In April, a special bed developed at ETH Zurich – the Somnomat – was used in a study with children suffering from sleep-related rhythmic movement disorder. The children came all the way from the UK as part of an international collaboration.

Except for the small red light of the 3-D camera, it is pitch-black in the sleep laboratory. Basil has no problem with that; in fact, he likes it. The 14-year-old from Somerset is often tired during the day. He has even fallen asleep in class. The reason for this is his sleep-related rhythmic movement disorder (RMD). It started when he was 18 months old. Since then, he has been rocking his body back and forth forcefully on all fours at periods during the night. His mother Denise says that it took years for him to be diagnosed and referred to a specialist at the University Hospital in Southampton. Thanks to Dr Cathy Hill, Basil is now in Zurich lying in an automated bed – the Somnomat – as a participant in a study by the ETH Sensory-Motor Systems Lab.

Study leader Rachel van Sluijs, a doctoral student of ETH Professor Robert Riener, works with Basil to determine the frequency and direction of rocking he likes best. This is easier with Basil than with the other study participants, the youngest of whom is only five years old. “First we practiced with some of our laboratory colleagues’ children, since it’s quite different to explain something to a child than to an adult,” says van Sluijs. She also got her sister, a graphic designer, on board because she needed a rating scale with smiley faces: This way also the youngest participants that could not read were able to evaluate the rocking movement of the bed.

Little research, rarely diagnosed

Cathy Hill has been working for many years with children suffering from RMD. So far, the disorder has not been studied extensively, but it is a major burden for children and parents. “I have seen children pushing their beds all over the room due to their uncontrolled movements. The body movements can really be very violent. They can harm children, not only in terms of sleep quality,” Hill explains.

When she saw a BBC report about the Somnomat on TV, she immediately thought it might be an interesting method to treat RMD and decided to contact the researchers at ETH Zurich. Initially the idea was to carry out the study with Swiss children. However, in Switzerland patients are told that symptoms disappear with age and general practitioners do not refer them to specialists. That made it difficult to recruit Swiss participants – so Hill has now come to Zurich with six of her patients from the UK.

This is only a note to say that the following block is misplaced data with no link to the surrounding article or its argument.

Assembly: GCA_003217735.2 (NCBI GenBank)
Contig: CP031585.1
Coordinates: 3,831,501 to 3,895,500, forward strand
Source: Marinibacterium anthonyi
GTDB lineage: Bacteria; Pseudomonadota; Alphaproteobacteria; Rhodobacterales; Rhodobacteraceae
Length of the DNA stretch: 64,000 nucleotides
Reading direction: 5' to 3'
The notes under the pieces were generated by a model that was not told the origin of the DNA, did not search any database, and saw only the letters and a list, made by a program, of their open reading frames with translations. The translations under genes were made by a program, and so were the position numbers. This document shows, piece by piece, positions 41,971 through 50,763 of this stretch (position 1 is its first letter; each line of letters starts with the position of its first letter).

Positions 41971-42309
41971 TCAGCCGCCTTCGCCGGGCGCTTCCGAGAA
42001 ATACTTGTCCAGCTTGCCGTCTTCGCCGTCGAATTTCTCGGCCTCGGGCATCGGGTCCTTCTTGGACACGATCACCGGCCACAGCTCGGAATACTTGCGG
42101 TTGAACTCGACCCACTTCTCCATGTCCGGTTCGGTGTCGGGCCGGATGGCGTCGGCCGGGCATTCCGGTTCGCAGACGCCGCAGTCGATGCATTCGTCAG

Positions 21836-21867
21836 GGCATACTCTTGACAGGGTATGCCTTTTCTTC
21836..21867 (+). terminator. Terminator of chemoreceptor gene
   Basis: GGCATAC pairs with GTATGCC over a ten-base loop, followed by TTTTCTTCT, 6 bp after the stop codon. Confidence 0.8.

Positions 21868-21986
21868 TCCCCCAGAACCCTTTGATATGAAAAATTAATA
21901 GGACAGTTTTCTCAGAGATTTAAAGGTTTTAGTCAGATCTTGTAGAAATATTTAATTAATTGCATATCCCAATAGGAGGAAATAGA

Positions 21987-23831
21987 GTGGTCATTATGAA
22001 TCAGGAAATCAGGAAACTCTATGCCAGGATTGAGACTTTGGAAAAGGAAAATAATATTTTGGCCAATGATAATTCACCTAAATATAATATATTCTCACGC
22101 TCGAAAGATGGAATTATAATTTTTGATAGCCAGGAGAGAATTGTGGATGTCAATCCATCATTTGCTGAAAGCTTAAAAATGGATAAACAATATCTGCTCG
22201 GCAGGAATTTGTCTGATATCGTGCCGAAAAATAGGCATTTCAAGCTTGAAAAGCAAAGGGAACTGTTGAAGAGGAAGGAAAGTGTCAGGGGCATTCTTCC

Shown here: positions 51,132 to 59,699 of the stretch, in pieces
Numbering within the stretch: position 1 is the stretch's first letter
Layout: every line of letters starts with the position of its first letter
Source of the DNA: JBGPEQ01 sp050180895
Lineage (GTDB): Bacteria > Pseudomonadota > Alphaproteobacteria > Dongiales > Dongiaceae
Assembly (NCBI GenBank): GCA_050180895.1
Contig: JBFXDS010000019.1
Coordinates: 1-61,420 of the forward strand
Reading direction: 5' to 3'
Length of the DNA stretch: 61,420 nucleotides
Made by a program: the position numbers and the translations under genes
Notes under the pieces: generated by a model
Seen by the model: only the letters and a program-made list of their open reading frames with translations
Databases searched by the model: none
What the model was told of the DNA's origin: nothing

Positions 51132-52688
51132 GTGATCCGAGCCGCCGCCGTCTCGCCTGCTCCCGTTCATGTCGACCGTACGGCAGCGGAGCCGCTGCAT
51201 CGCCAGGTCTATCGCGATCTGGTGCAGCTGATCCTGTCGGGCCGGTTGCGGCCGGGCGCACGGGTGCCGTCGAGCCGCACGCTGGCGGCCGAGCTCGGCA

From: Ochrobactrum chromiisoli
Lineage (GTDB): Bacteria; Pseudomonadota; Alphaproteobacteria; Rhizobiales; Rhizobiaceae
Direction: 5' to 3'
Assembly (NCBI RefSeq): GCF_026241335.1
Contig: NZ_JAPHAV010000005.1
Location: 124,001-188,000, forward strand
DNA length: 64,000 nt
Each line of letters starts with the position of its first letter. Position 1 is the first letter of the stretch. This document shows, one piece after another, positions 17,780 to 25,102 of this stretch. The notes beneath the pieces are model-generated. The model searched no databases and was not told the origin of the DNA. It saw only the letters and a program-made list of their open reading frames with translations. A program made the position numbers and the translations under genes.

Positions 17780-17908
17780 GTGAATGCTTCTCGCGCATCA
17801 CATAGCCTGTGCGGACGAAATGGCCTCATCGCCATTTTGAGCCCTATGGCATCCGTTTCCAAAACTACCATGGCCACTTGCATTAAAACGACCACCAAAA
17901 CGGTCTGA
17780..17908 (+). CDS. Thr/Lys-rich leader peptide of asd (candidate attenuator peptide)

Little sleep for the study leaders

For van Sluijs and her colleagues Quincy Rondei and Elisabeth Wilhelm, the two-week study means little sleep. Each of the children spends three consecutive nights in the sleep laboratory. First, they sleep in a normal bed to get used to their surroundings. The second and third night they spend in the Somnomat: one night with and one night without rocking movement.

Rocking in your sleep

A self-drawn evaluation table with smiley faces. (c) ETH Zürich / Stefan Schneller

During the three nights, they are under the watchful eyes of van Sluijs, Rondei and Wilhelm. As an engineer, Wilhelm is responsible for the technical aspects. She has a lot of experience from other projects. The best-known one uses the Somnomat as an anti-snoring bed, a project that is already close to becoming a product. There, however, they use a mechanical system which is already commercially available. In the current study, the bed is much more a prototype. The moving parts, which are built at ETH, are fully exposed. Dangerous in a study with children. This is why there are mats around the bed that immediately trigger an emergency stop as soon as a child gets out of bed and might touch the mechanics or a parent goes to the bed.

According to Wilhelm, the technical challenge is to make the system as quiet as possible so that it does not interfere with sleep. The bed can swing at different speeds either sideways or in the direction of the sleeping person, depending on the participants’ wishes.

Now with 3-D camera

The current study also offers researchers from the Austrian Institute for Technology (AIT) the possibility of testing a new 3-D camera procedure that registers the movements of the sleepers. The advantage: no wiring of the test participants. This is often a critical aspect in sleep studies, as it influences normal sleep behaviour. Rachel van Sluijs is optimistic that the data they collected during the study will advance the development of the Somnomat as well as research into sleep-related RMD.

Rhythmic movement disorder

Sleep-related (RMD takes different forms. Some patients move their heads violently back and forth, others go on all fours at night and hit their heads against the bed post or the wall. The disorder usually appears in children before their first birthday and should not be confused with the gentle rhythmic movements like head rolling that some children engage in when falling asleep. When parents observe the behaviour and seek medical advice, doctors usually tell them that the children grow out of this behaviour by the age of five. Whether this is really the case cannot be reliably determined, since there are no large studies with significant numbers of people affected. Standardised treatment options do not yet exist; trial and error is the only option. Some children find it helpful to sleep in a hammock, while others respond to medication supplements such as melatonin.

Source: ETH Zurich